For Your Consideration: Li’l Abner Vol. 1

Li'l Abner Vol. 1

Li'l Abner Vol. 1

by Robert Greenberger

I used to have a secret identity. In 9th grade, I was encouraged to audition for the annual musical, which that year was going to be Li’l Abner. Apparently, the director thought I’d be perfect for Evil Eye Fleegle and when I won the role, I apparently also adopted the Method school of acting. For much of that spring into the summer, I adopted his Groucho-like walk and was called to do some of his stage shtick for months after the show ended.

Truth to tell, it was my first real exposure to Al Capp’s hillbilly comic strip, which didn’t run in my local papers but I had known about. Capps’ strip ran from August 13, 1934 through November 13, 1977 and for many people it was a real glimpse into a lifestyle long since vanished. In the days when the strip debuted, movies, radio, and newspapers didn’t spent a lot of time on social issues such as the poor socio-economic plight of the “hill people”. If anything, they were the source of slapstick humor, presuming them all to be uneducated, dirt poor folk who interbred.

Capp, with his whimsical art style, and jaundiced eye toward politics and society, opened up people’s perceptions by populating Dogpatch with the dumb, the smart, the slick, the gorgeous, and the amusing. His town was filled with a colorful assortment of character types, allowing him to tell stories that evolved into polemics and attacks on prejudices. In time, as Capp grew more and more conservative, the strip became his forum and grew far less amusing so it ended more with a whimper than a bang in 1977, its day long past.

But at its height, the strip was beloved, carried in hundreds of papers. Such was the series’ popularity that it added several phrases to the language including, according to Wikipedia, skunk works, double whammy, and Lower Slobbovia. Shmoo, the site says, “has also entered the language – used in defining highly technical concepts in no less than four separate fields of science.” The notion of a Sadie Hawkins Day, when women may propose to men, evolved into the ubiquitous school dance, letting girls invite boys onto the floor. The 1937 story proved popular enough that Capp repeated it every November for 40 years.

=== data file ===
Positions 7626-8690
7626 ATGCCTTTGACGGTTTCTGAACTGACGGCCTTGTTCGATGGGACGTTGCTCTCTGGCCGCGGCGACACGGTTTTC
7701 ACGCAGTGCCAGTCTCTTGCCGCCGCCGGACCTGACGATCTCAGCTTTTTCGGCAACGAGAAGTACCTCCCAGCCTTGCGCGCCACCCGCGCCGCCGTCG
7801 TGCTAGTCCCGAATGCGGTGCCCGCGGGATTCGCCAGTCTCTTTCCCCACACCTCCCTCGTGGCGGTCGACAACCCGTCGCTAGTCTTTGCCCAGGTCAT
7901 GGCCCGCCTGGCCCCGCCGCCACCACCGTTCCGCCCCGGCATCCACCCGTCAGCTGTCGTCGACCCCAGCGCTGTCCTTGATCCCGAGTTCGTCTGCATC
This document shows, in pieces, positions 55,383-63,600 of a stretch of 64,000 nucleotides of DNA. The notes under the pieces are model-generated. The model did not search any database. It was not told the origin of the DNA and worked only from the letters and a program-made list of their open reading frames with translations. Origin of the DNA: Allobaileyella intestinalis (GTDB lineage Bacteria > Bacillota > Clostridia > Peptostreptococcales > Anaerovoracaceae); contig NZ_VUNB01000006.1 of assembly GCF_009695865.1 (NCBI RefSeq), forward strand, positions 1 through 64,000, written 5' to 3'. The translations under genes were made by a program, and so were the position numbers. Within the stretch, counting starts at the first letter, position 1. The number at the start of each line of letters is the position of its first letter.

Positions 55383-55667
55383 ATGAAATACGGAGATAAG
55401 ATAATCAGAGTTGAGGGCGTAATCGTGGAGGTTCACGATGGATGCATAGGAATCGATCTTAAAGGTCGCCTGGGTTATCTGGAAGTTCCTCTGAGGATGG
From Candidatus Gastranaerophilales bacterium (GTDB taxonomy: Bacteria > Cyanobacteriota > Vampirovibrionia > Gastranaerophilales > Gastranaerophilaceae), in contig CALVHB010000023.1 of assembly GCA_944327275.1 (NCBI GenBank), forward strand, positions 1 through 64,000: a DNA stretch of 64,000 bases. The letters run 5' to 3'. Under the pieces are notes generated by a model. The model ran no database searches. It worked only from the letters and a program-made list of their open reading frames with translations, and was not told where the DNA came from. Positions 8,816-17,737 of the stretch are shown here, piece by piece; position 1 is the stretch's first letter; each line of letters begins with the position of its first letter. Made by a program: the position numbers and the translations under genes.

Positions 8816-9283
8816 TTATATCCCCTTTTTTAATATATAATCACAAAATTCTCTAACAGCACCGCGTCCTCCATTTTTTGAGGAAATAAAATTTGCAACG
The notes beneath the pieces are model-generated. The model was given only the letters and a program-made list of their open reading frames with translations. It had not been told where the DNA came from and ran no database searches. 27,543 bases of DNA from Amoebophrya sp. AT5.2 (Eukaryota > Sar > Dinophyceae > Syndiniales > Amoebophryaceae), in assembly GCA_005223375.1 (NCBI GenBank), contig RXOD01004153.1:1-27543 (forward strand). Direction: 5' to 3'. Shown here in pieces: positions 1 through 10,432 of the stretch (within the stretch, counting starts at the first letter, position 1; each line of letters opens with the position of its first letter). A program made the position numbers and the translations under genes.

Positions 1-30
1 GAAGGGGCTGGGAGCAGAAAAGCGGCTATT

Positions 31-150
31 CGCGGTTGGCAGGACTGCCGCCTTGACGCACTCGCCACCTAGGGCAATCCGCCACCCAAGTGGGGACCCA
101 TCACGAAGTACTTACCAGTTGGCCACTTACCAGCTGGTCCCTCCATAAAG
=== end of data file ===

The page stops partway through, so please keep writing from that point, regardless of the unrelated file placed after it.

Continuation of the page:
The comic strip led to the 1956 musical which became a 1959 movie that starred, among others, Peter Palmer, Leslie Parrish, a pre-Catwoman Julie Newmar, Stella Stevens, the great Stubby Kaye, and had cameos by Jerry Lewis, Valerie Harper and Donna Douglas.

Denis Kitchen recognized the greatness of the strip and his Kitchen Sink Press began collecting the strip, amassing 27 volumes before folding and leaving the collection complete only through 1961. Dark Horse more recently collected the years when a young Frank Frazetta assisted Capp.

This March, IDW adds The Complete Li’l Abner to their impressive collection of classic comic strips. This first volume will collect both the daily and Sunday strips from the first two years. Here you meet Abner as he becomes a fish out of water, moving to New York to live with his rich aunt. While there, he has to dodge both kidnappers and grasping socialites setting the stage for Capps’ commentary before shifting the action to Kentucky where the strip largely remained.

If you’ve only heard of the strip and its creator, this is a wonderful opportunity to see what the fuss has been all about. Or, if you’re like me, you’ll fondly recall when comics could feature fully realized characters and settings that packed some punch along with its humor.


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